Monday, June 16, 2008

Our Organic Gardening Arsenal

At Marvin’s Organic Gardens, we are dedicated to safe and natural, lawn and garden practices. We approach plant health and pest control with products and techniques that reduce soil and water pollution, and to minimize health concerns for both humans and wildlife. We continue to introduce new and useful organic gardening products to our garden center shelves so that we can all approach plant health, pest pressures and weed problems naturally and safely. Some of the earth friendly products in our organic gardening arsenal include:

1. Organic 8-3-3 and 3-3-3 Fertilizer - These multipurpose granular fertilizers have a range of short and long-term growth and disease suppressive benefits for lawns, gardens and containerized plants when used at the proper rate. These poultry manure-based fertilizers are easy to spread, reduce the risk of soil and water pollution, and promote healthy lawns and landscapes.

2. Corn Gluten- This natural pre-emergent weed control contains naturally occurring substances that inhibit weed seeds tiny feeder roots when applied to lawns and garden in early spring, late spring and fall. Also, C.G. naturally contains 9% nitrogen which helps promote healthy lawn and landscape growth.

3. Bagged and Bulk Compost- These superb compost blends are an excellent amendment for both garden and container plantings, and help to restore worn out lawns in need of rejuvenation. Compost helps reduce disease incidence in both lawns and gardens, and will loosen compacted clay soils when applied at a ½”-1” rate.

4. Burn Out Weed Control- This safe, fast acting product is for non-selective control of most broadleaf and grass weeds. Burn Out is most affective when applied on warm, sunny days, and can be used to spot treat weeds in lawns, mulch beds, patio, walkways, fence lines and driveways.

5. Milky Spore- An all-natural bacteria-based product for Japanese beetle control developed by the USDA that will not harm beneficial insects, humans or animals. Once applied, Milky Spore can last up to 20 years in your soil controlling Japanese beetle grubs. This safe grub control product can be applied to open lawns, mulch beds, flower and vegetable gardens.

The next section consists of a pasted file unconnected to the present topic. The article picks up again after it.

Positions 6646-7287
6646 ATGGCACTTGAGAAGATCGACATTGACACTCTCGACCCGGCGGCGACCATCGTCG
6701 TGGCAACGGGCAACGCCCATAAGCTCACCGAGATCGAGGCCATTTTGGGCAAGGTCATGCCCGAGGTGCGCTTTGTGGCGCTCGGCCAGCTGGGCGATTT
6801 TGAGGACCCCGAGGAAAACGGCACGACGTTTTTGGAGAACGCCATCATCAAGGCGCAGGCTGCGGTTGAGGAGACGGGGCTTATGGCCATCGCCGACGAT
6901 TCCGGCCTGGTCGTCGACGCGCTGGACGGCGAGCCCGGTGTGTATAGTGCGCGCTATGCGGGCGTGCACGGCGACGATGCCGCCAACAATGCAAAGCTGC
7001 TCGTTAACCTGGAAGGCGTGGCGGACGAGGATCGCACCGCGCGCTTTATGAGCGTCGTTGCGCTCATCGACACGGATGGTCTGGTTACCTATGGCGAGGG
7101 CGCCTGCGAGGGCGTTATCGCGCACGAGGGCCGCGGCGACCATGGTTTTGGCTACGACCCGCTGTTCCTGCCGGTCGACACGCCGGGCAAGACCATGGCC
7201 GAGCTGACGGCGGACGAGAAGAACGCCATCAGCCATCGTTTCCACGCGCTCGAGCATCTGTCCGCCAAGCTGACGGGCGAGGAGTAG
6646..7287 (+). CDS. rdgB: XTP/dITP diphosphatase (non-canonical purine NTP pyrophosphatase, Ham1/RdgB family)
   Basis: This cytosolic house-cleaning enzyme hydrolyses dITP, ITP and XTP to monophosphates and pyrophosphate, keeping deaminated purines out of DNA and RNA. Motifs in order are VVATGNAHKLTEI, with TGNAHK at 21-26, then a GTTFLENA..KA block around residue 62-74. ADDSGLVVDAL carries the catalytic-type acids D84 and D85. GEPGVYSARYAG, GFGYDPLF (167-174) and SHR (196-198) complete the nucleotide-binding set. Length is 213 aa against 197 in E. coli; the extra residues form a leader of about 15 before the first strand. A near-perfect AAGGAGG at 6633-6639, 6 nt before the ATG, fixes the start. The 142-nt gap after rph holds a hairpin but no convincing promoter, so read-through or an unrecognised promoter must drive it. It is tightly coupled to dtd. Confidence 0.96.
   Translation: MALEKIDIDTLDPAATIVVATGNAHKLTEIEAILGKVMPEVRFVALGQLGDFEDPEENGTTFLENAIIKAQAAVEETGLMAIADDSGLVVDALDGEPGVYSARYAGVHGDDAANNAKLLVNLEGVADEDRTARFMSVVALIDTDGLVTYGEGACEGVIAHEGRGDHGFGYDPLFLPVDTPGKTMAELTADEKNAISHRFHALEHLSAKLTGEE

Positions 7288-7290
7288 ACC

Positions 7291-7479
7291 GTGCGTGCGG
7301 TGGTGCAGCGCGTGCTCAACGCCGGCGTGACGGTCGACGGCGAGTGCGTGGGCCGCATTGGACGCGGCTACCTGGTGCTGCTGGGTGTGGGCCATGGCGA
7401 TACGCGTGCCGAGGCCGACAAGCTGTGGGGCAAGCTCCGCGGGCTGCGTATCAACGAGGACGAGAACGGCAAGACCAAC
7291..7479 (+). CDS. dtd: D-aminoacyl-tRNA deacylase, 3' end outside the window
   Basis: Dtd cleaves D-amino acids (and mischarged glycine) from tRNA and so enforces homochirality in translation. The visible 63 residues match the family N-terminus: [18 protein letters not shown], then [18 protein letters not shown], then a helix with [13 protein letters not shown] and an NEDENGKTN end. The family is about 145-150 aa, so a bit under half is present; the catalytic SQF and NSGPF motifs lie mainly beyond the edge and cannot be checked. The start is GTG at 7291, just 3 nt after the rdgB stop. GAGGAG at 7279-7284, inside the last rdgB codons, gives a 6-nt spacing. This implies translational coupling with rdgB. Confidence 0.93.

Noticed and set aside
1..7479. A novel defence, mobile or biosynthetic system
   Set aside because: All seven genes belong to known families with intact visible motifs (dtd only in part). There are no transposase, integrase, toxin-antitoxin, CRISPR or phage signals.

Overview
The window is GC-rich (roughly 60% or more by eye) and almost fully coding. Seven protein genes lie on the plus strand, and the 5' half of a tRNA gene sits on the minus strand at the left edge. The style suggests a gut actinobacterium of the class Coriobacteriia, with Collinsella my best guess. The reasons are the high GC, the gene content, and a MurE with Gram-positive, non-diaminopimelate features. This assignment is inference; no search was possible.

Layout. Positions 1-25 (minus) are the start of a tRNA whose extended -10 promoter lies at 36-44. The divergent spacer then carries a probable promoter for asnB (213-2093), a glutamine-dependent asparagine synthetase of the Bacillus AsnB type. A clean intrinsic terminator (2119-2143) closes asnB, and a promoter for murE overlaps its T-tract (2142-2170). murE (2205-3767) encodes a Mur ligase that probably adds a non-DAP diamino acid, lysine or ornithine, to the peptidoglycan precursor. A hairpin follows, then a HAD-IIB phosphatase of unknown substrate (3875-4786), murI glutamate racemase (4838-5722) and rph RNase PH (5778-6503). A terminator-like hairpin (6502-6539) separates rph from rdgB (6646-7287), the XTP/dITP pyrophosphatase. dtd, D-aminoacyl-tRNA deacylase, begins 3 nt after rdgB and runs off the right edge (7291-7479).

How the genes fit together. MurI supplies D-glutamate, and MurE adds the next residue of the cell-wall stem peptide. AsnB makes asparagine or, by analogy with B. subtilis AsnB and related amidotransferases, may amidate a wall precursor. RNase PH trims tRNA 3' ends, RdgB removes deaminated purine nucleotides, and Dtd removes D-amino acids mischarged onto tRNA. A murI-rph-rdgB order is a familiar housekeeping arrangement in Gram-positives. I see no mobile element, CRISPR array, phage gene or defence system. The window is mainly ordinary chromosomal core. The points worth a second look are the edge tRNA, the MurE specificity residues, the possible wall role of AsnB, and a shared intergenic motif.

6. Diatomaceous Earth- This safe and affective control for ants, fleas, ticks, slugs, termites, spiders and roaches is derived from fossilized remains of diatoms, a type of hard-shelled algae. This product is so safe that it can be rubbed right into your dog or cat’s fur for flea control. Can be applied around home foundations, around garden plants and in the corners and crevices inside your home.

7. Deer Scram- Our most popular organic granular deer and rabbit scent based repellant works for up to 45-60 days, even when rained on. D.S. has no foul odor to people, but when applied as a protective band at the base of vulnerable plants, will prevent damage to valuable landscape plants and vegetable crops, and also acts as a mild fertilizer.

8. Mycorrhizal CPR-We are proud to introduce this beneficial plant fungi product which helps encourage overall plant health and growth, lessen disease pressures and increases plants drought tolerance when applied around the root system of almost all plants. As the mycorrhizae associate themselves with plant roots, they send out hair-like strands in the soil, which act as siphons to dissolve and facilitate the absorption of many minerals and water essential for healthy plant growth.

9. Fertilome Bt- This naturally occurring biological/microbial insecticide-based spray is intended for control of bagworms, borers, leaf miners and most leaf-eating caterpillars. When larvae eat the treated plant leaves, the Bt bacteria destroys their stomachs, and kills target insects in 1-2 days. It is most effective to apply Bt to young, heavily feeding larvae, and poses no health risk to humans, pets, birds, bees and fish.

10. Mosquito Barrier- When first sprayed, the natural sulfurs kill the mosquitoes that are struck by the spray, afterwards any mosquitoes entering the area detect the garlic sulfurs and avoid the area for 2-4 weeks. The M.B. spray also works well to keep fleas and ticks from your yard, and is entirely safe for humans, pets and wildlife. M.B. is designed for spraying on all plant foliage and areas of standing water.

Stop in today to Marvin’s Organic Gardens to arm your lawn and gardens with our vast arsenal of environmentally safe plant health and pest control products. We have numerous organic gardening products in addition to the abovementioned, and a helpful and friendly staff to answer all your gardening questions. Please mention this article at our garden center to receive 25% off all Ornamental Grasses, Asters, Mums and Ornamental Kale and Cabbage. Go Organic! It’s Only Natural.

Thursday, June 12, 2008

Top 5 Reasons to Go Organic!

Here are the top 5 reasons that we have found to Go Organic!